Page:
How To Perceptively Make Your Beauty Routine More Sustainable 

Spring has sprung: fresh skin, barely-there brows and a single wash of matte sundial graze the eyes. Photography by Harold Julian

Small habit shifts matter when it comes to saving the planet

We know that our actions have a colossal effect on the planet and all that thrives on it. What we don’t often grasp is how even the most mundane and day-to-day choices we make can impact the well-being of the environment. Since its inception, we’ve been conditioned to treat beauty products as wholly disposable, so we never really gave its consumption (or over-consumption) a real thought. How often do we give our shampoo bottle a second thought after we’ve squeezed out the last drop of product and mindlessly tossed it in the trash? Or the possibility that even a recyclable product is left to rot in landfills because we don’t realize how hard it could be to separate the recyclable part from the leftover residue, glue, labels, ink, etc.? “Cosmetics packaging is notoriously wasteful, and usually composed of mixed materials that cannot be easily disassembled or recycled,” says Ashlee Piper, a sustainability expert and author, whose continuous goal is to teach folks how to live more sustainably without sacrificing convenience. Sustainable practices don’t need to be unattainable, overwhelming or complex. “Small habit shifts matter when it comes to saving the planet,” adds Piper, “just as we approach our food, wardrobe and home with attention to reusability, we need to examine and tweak our personal care and beauty routine.” Refillable, reusable, waterless, recycled, recyclable, and multipurpose… brands today present plenty of options to help us make conscious choices. But a real change, however small it may be to begin with, is only possible if there is a switch in how we perceive our beauty consumption. Ahead, Piper advises on how to make our beauty routine more sustainable by making mindful choices:

Do a beauty fast to determine what you actually use and need

Pare down to a set number of items for a designated period of time, say a month. The rest of the beauty products that don’t make the cut, put in a box out of sight. Then, go about your grooming. If you sorely miss an item you put away, that’s an indication you might need/use it. If after the month, you haven’t thought much about most or all the items you put out of sight, you probably don’t need them and it’s time to donate them in an ethical way, like holding a fun beauty swap with friends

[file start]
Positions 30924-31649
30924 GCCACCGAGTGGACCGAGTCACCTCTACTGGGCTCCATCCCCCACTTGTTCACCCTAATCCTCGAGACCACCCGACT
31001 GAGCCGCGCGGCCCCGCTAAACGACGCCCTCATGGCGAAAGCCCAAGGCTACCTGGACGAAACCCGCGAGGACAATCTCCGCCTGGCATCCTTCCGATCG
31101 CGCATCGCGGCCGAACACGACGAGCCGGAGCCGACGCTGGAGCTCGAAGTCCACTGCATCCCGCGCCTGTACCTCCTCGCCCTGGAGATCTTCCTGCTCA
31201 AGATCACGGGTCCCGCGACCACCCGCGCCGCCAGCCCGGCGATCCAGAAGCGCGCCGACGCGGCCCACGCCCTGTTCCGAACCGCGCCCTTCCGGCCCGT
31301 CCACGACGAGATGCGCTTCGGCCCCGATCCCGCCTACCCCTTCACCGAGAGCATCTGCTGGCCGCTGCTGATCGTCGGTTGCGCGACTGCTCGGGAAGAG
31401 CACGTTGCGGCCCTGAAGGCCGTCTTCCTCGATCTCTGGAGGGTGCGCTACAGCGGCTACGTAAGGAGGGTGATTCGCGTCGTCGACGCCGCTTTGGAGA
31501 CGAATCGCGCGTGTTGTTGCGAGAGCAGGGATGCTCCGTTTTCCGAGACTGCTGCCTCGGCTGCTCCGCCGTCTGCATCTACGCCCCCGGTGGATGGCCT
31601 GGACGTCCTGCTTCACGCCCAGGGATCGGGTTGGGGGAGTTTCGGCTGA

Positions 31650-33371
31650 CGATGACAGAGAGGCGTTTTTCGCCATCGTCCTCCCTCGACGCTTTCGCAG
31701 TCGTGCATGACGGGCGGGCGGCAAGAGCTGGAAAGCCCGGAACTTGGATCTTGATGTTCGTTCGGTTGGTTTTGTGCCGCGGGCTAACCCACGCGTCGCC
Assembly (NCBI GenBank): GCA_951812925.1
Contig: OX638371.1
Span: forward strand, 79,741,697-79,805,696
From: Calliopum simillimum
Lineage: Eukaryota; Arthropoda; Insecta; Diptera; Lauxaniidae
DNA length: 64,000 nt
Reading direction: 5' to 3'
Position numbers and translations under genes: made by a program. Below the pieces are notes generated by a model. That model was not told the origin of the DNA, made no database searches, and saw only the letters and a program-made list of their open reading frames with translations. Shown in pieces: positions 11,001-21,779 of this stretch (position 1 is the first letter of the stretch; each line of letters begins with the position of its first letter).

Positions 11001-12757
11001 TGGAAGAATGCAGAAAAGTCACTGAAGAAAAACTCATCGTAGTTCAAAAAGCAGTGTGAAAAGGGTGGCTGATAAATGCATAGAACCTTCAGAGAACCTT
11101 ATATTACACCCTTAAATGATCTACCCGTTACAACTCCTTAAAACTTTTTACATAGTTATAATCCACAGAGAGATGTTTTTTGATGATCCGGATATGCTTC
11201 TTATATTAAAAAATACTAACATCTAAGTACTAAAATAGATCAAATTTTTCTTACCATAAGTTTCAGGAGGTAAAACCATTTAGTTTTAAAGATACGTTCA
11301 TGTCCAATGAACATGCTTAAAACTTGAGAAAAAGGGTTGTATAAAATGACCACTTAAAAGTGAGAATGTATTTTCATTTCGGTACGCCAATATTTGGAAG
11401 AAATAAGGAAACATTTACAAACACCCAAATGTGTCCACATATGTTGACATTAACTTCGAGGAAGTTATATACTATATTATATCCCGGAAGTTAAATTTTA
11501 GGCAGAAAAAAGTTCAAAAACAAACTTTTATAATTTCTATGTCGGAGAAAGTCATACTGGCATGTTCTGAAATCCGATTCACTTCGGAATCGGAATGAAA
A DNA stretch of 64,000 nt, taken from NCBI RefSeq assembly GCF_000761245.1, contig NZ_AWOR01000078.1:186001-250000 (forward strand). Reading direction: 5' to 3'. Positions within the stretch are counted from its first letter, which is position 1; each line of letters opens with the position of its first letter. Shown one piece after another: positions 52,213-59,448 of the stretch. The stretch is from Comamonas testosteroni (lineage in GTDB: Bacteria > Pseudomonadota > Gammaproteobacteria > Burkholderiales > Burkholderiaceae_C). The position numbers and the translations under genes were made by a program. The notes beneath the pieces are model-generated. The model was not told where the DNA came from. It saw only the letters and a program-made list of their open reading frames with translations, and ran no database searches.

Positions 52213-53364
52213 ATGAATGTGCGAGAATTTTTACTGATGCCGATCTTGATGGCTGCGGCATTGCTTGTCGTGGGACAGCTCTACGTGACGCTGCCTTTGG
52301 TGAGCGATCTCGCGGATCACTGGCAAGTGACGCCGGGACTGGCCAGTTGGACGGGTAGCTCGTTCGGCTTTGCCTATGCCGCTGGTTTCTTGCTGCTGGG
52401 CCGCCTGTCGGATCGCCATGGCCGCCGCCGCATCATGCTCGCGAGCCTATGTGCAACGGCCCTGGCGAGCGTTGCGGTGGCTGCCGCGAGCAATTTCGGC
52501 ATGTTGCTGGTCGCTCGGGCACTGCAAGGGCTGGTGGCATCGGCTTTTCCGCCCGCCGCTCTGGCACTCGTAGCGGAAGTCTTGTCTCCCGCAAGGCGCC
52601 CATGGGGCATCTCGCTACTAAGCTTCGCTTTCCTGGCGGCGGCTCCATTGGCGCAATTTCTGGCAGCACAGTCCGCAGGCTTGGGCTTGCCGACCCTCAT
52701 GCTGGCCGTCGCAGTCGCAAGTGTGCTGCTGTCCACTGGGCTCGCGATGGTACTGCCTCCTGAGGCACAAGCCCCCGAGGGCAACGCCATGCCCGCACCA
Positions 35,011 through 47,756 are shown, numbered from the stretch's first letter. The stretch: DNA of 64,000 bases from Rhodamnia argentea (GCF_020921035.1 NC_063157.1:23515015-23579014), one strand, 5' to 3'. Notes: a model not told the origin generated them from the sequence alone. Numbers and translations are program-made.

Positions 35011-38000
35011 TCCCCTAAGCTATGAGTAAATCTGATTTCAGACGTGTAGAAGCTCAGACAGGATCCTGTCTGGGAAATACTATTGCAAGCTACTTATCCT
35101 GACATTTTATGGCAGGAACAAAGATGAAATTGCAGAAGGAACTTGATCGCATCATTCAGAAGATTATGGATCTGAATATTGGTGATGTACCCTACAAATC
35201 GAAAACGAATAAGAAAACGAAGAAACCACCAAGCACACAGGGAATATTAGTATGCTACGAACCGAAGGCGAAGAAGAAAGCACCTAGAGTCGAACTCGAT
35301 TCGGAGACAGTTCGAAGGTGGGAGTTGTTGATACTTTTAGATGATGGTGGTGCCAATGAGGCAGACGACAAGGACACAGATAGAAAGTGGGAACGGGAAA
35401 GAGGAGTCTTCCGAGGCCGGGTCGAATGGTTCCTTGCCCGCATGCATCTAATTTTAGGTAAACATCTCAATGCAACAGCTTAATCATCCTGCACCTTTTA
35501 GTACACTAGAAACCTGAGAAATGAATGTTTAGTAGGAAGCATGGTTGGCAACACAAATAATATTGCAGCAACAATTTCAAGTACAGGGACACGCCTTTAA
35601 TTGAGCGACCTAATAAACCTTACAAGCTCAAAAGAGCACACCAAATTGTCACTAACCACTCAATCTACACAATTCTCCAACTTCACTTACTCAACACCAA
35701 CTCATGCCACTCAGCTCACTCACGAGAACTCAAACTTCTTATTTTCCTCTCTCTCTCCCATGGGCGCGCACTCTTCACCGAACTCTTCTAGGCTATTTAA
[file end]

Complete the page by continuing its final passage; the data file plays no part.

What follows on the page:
Use up what you have before replacing 

So often, we’ve been conditioned to think that sustainable living means we have to run out and buy all new eco-friendly things, but that’s counteractive. Using up what you already have—the last bit of shampoo, that lipstick you’ve been ignoring, is an equally important part of responsible eco stewardship and key to both exercising the consumer moderation we need to be better to the planet, and practically approaching creating less waste.

When it’s time to re-up, look for versatility 

Look for products that can serve a variety of functions. A moisturizer that can be used for the face and body, a bar that can shampoo and clean the body, an essential oil that can be used to clean blemishes as well as serve as a perfumer. Makeup can serve the same purpose—a brown liner pencil you can use for eyes or brows. Multipurpose products will not only lighten your makeup bag, but also lessen the environmental toll. 

When acquiring a new product, be conscious about how it’s made

Ensure it’s cruelty-free and vegan, has the least amount of packaging possible (or has packaging that can be refilled, repurposed, or reused), and is eco-friendly in other ways (was made with fair-trade ingredients by people making a living wage, etc).

Follow ‘ethical offloading’ of even used beauty products

No need to send them all to the landfill if they don’t work for you—gather your friends, sterilize what you can with some rubbing alcohol and have a beauty swap. It’s fun and people leave with new-to-them beauty goodies. 

Discard mindfully

A good rule of thumb is to separate the materials however you can. Think of a glass foundation bottle—the glass can be unscrewed from the pump, the label removed, the contents inside washed out and dried, and then likely recycled. Ensure anything you’re aiming to recycle is completely clean (even though no small feat with makeup and beauty items) and dry.

This article was originally published on Vogue India.

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